Quarter Century of Suds

Fredericksburg Brewing Company marks milestone anniversary as one of Texas' first brewpubs

By Lee Nichols

Back in early 1993, a good German or German-style beer wasn’t hard to find in Fredericksburg. After all, to the rest of Texas, Fredericksburg was synonymous with German culture and the town’s tourism industry revolved almost entirely around that image. Lots of restaurants offered up Paulaner, Spaten and other imports from the Old World.

But getting such a beer brewed locally, right there in the restaurant, was impossible. That’s because it wasn’t legal in Texas – our state’s liquor laws mandated that the making, distributing and selling of beer had to be completely separate businesses.

That law was partially changed by that year’s Texas Legislature, and a new business model was made legal: brewpubs. That is, restaurants and bars that brew their own beer.

And Dick Estenson was ready. The Midwestern farm boy turned NASA engineer turned salesman turned entrepreneur was a fairly new arrival in Fredericksburg, and noticed a vacant building a few doors down from his Main Street jewelry store that was perfect for developing into… something.

That something turned into Fredericksburg Brewing Company, despite Estenson having no experience in brewing or restaurants.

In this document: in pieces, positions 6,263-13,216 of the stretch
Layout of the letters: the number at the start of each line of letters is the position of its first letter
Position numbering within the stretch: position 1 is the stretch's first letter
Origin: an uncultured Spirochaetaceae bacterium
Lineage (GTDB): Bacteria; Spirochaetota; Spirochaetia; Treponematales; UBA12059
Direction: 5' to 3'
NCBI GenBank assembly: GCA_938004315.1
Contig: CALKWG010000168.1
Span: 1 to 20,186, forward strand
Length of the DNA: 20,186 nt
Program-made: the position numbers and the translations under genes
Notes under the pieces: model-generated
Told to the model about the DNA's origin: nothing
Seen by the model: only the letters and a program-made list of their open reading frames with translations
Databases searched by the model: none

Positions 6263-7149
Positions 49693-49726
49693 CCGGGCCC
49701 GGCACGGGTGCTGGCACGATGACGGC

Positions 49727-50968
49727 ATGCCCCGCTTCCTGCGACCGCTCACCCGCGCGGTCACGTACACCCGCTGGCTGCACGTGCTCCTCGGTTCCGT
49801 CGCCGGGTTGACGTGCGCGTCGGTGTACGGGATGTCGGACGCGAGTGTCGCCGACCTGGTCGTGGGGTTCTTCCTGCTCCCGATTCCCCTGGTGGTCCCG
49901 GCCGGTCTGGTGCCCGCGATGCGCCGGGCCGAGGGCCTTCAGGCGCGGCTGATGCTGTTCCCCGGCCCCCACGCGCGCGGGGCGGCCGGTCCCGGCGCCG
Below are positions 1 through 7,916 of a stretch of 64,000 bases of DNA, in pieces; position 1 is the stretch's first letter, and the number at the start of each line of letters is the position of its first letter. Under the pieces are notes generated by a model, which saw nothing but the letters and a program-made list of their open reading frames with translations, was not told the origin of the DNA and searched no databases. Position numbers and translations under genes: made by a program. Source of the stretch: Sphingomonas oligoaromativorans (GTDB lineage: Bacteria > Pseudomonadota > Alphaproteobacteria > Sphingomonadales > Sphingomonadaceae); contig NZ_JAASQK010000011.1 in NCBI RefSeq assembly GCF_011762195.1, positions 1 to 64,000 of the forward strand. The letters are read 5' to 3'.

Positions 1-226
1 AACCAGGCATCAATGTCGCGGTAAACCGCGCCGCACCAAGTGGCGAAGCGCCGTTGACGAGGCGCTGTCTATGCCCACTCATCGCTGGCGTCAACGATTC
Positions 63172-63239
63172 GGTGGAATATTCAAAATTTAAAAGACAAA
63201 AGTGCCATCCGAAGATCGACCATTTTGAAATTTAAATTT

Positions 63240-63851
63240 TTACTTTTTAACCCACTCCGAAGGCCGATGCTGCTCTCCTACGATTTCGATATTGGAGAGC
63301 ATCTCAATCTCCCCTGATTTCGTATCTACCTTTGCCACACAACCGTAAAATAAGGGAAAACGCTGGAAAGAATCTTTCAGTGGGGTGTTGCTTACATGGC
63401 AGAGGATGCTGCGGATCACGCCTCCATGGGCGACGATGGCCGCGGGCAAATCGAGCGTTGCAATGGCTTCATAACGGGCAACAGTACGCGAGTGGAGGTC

“You’ll find most of the things I’ve done in life are things I haven’t done before,” Estenson says. “It looked like the building needed help and could be a very fine building for a purpose. We acquired the building first and then the brewpub laws were changing. I thought, wow, this would really be something if we had a little brewpub on Main Street.”

After some initial interest by a German company, Estenson decided to go it alone. Fredericksburg Brewing incorporated in 1993 and opened for business in 1994, just months after the law’s passage. FBC doesn’t have the distinction of being the first brewpub in Texas, but the few that beat him to opening day have since gone out of business – meaning that as it celebrates its 25th anniversary this fall, it is now the oldest.
“It seems like a short period of time looking back, but time does fly,” Estenson says.

Indeed, today it is difficult to imagine downtown Fredericksburg without FBC’s mix of flavorful, hand-crafted beer and excellent pub food, including hearty German dishes.

FBC’s success wasn’t a given – the American craft brewing revolution was still in its early stages in the early Nineties, and it was even slower to take off in rural areas, which were mostly Bud Light country back then (and to be fair, still are).

“It was a concern,” Estenson recalls. “I wondered whether it would work. We had to fight the light beers.”

But Estenson and his wife Rosemary did their research – they went to Europe to look for brewing equipment and traveled to California and Colorado, states where brewpubs had been legal for a while, and studied up on what they did right and what they might do even better.